The Feminism of Fandom

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Danielle

29. Nerd. Lover of ladies, queer things, and fan fiction.

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Have you ever been so enamoured of some form of media — a television show, a movie, a book, a celebrity, a video game, etc — that you sought out others who might share that same interest? Have you ever excitedly talked about this media with those fellow fans? Have you ever felt better knowing that you’re not the only one with this interest? If you’ve said yes to any of these questions, you have found yourself a fandom.

Fandom is more than just your typical watercooler talk about the latest episode of The Walking Dead. Dating back as early as the last 1800s, fans of the Sherlock Holmes series created one of the first known fandoms. A fandom is, to put it simply, a community of people (often online) who share a common interest. Within these online communities, you will find writers, video makers, graphic designers, fangirls and fanboys, trolls, and a smorgasbord of people of all ages, sizes, genders, sexual orientations, and creeds. Together, these people come together to share their mutual love for some form of media.

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Trekkies know how to party

Within a fandom, creativity abounds in the form of fan fiction, graphics, gifs, videos, etc. Fandom doesn’t just exist behind a computer screen, either: conventions like the San Diego Comic Con are outlets for fandoms and cosplayers (people who dress up like characters from a particular form of media — think Halloween, only cooler and more detail-oriented). These conventions allow for community to exist in the real world and bring people together from across the world.

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Cosplayers mean business.

I’ve always found the idea of fandoms to be a beautiful, feminist thing. In these communities, people are able to immediately connect with others with their shared interest. For many people who experience social anxiety, depression, loneliness, or social isolation, fandom is a way to find other like-minded individuals and even make long-lasting relationships. Hell, I met my wife through fandom (shoutout to The Closer fandom)! There’s something to be said about being a part of a community that supports and cares for each other beyond just a television show or movie.

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My kingdom for Brenda/Sharon of The Closer

Mental health professionals believe that fandom can actually be good for a person’s health. Dr. Laurel Steinberg told Teen Vogue, Connecting with people over shared passions and interests is good for mental and emotional health because it helps to create a fraternity-like or family-like sense of security. It’s also generally fun to scheme and get excited about something with others, and gives them a subject to talk about that they know will always be well received.” 

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Fandom is also about more than just creating fanart and fangirling. Some fandoms use their communities for social justice, raising money and awareness. For example, the fandom devoted to actress Mary McDonnell participates in Mary Cares, a fundraiser for a charity or a cause that McDonnell supports. This year, fans raised over $13,000 for Sinte Gleska University, an American Indian university in South Dakota. Within the Harry Potter fandom exists the Harry Potter Alliance, an organization that has brought people together through activism. Some of their impressive accomplishments include donating 250,000 books through the Accio Books Campaign and raising $123,000 for Partners in Health and sending give cargo planes of supplies to Haiti.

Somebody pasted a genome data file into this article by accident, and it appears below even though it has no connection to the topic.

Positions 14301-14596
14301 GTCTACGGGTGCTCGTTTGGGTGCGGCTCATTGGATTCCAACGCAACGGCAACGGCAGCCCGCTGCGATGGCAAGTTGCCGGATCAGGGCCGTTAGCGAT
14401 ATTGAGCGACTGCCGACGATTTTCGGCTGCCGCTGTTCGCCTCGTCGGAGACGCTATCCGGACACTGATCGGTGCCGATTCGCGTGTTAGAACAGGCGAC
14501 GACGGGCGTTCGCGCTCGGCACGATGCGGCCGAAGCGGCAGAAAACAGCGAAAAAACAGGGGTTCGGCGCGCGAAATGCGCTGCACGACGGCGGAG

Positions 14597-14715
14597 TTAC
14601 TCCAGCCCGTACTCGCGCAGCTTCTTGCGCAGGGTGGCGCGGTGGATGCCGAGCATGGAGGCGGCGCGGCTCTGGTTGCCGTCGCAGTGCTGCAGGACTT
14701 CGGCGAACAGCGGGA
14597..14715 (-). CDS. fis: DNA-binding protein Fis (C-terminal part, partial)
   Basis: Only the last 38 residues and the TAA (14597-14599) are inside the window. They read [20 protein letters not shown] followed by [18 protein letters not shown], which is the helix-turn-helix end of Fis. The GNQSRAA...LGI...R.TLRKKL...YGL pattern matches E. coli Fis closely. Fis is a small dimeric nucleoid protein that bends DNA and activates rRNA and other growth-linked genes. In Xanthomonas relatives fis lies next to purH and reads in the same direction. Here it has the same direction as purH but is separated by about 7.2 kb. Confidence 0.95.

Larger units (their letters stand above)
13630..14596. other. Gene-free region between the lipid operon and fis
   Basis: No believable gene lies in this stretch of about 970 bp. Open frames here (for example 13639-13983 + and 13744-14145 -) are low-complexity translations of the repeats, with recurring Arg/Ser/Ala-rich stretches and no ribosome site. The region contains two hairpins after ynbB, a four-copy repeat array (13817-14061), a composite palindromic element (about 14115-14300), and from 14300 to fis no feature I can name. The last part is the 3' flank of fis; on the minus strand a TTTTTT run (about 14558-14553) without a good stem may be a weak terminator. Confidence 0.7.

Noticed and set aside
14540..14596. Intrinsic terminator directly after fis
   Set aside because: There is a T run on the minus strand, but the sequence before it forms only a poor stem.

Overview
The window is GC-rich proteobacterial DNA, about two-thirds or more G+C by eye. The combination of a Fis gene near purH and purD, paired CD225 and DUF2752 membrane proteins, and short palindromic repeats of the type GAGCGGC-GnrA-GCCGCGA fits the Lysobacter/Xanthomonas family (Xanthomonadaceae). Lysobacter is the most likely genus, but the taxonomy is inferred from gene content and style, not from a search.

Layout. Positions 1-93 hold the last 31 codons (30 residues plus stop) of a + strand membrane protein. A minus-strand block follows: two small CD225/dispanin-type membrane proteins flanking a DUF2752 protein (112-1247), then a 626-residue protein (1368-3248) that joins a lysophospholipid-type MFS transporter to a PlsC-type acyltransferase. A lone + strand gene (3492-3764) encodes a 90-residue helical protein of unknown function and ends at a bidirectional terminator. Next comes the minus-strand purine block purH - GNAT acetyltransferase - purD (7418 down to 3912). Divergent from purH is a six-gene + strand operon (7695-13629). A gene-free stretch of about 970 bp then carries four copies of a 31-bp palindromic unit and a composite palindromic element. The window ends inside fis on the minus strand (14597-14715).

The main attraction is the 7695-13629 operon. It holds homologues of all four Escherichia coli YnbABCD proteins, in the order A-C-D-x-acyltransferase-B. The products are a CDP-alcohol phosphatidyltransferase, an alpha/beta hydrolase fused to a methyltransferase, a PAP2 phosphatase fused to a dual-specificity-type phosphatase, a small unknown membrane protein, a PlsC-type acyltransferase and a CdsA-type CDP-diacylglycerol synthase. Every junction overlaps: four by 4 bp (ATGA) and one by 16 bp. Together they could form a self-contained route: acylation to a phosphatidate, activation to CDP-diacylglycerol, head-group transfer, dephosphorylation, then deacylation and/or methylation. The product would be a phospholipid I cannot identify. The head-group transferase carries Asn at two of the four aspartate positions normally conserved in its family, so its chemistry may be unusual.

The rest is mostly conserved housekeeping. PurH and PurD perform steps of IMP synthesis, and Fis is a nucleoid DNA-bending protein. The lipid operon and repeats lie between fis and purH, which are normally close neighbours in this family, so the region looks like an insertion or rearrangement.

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Fandom also makes room for critical thinking. According to Professor Paul Booth, “Fans want to make the things they love that much better, so they find something that they don’t agree with — a problematic representation or a social issue that could be highlighted — they talk about it, work with it, try to explain or understand. This is how significant social change happens — it’s very difficult for media creators to be able to see their own blind spots. Having students learn from fans is a way of allowing students to become more critical of the media they watch.” Fan fiction affords fans a chance to re-imagine storylines, and discussions amongst fans foster new ideas, challenge the status quo, and educate and inform each other.

With the good must also come the bad. It is not uncommon to find trolls in a fandom — people who find pleasure in instigating fights, declaring someone as “not being a real fan,” or talking down to those who enjoy themselves. Fandoms tend to rally against trolling, coming together stronger and more protective than ever.

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There is strength in community, and fandom is no exception. Not only is fandom a chance for people to let their freak flags fly and enjoy some form of popular culture with other fans, it is an opportunity for people to express themselves creatively, make long-lasting personal connections, and experience — sometimes for the first time — a sense of belonging. Fandom can help people overcome mental health struggles as well as allow for activism.

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I have benefited so much from being a part of fandoms — I’ve found solace during times of intense depression, togetherness during times of loneliness, and I’ve even found love. 

It’s a good time to be a fan.

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